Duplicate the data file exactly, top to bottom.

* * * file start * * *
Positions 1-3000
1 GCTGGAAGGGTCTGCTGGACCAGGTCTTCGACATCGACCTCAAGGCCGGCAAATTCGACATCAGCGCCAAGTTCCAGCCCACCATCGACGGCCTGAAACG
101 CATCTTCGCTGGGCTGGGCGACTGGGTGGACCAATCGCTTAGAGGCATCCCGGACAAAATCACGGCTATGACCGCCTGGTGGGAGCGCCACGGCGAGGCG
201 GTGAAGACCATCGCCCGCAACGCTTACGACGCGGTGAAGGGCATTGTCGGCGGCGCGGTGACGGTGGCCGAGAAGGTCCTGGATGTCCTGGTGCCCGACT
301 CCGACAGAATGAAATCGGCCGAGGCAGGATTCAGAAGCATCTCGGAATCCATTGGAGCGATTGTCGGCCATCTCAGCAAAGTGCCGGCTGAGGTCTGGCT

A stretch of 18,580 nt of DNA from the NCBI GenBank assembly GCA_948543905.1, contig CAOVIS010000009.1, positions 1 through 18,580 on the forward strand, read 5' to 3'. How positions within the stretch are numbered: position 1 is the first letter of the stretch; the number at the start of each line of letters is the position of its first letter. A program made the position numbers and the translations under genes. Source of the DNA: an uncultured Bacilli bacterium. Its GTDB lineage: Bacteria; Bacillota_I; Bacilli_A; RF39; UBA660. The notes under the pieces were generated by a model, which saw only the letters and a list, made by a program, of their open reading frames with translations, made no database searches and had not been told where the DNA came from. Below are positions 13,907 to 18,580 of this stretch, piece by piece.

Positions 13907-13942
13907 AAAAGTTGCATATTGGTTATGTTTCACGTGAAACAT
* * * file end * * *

Positions 1-3000
1 GCTGGAAGGGTCTGCTGGACCAGGTCTTCGACATCGACCTCAAGGCCGGCAAATTCGACATCAGCGCCAAGTTCCAGCCCACCATCGACGGCCTGAAACG
101 CATCTTCGCTGGGCTGGGCGACTGGGTGGACCAATCGCTTAGAGGCATCCCGGACAAAATCACGGCTATGACCGCCTGGTGGGAGCGCCACGGCGAGGCG
201 GTGAAGACCATCGCCCGCAACGCTTACGACGCGGTGAAGGGCATTGTCGGCGGCGCGGTGACGGTGGCCGAGAAGGTCCTGGATGTCCTGGTGCCCGACT
301 CCGACAGAATGAAATCGGCCGAGGCAGGATTCAGAAGCATCTCGGAATCCATTGGAGCGATTGTCGGCCATCTCAGCAAAGTGCCGGCTGAGGTCTGGCT

A stretch of 18,580 nt of DNA from the NCBI GenBank assembly GCA_948543905.1, contig CAOVIS010000009.1, positions 1 through 18,580 on the forward strand, read 5' to 3'. How positions within the stretch are numbered: position 1 is the first letter of the stretch; the number at the start of each line of letters is the position of its first letter. A program made the position numbers and the translations under genes. Source of the DNA: an uncultured Bacilli bacterium. Its GTDB lineage: Bacteria; Bacillota_I; Bacilli_A; RF39; UBA660. The notes under the pieces were generated by a model, which saw only the letters and a list, made by a program, of their open reading frames with translations, made no database searches and had not been told where the DNA came from. Below are positions 13,907 to 18,580 of this stretch, piece by piece.

Positions 13907-13942
13907 AAAAGTTGCATATTGGTTATGTTTCACGTGAAACAT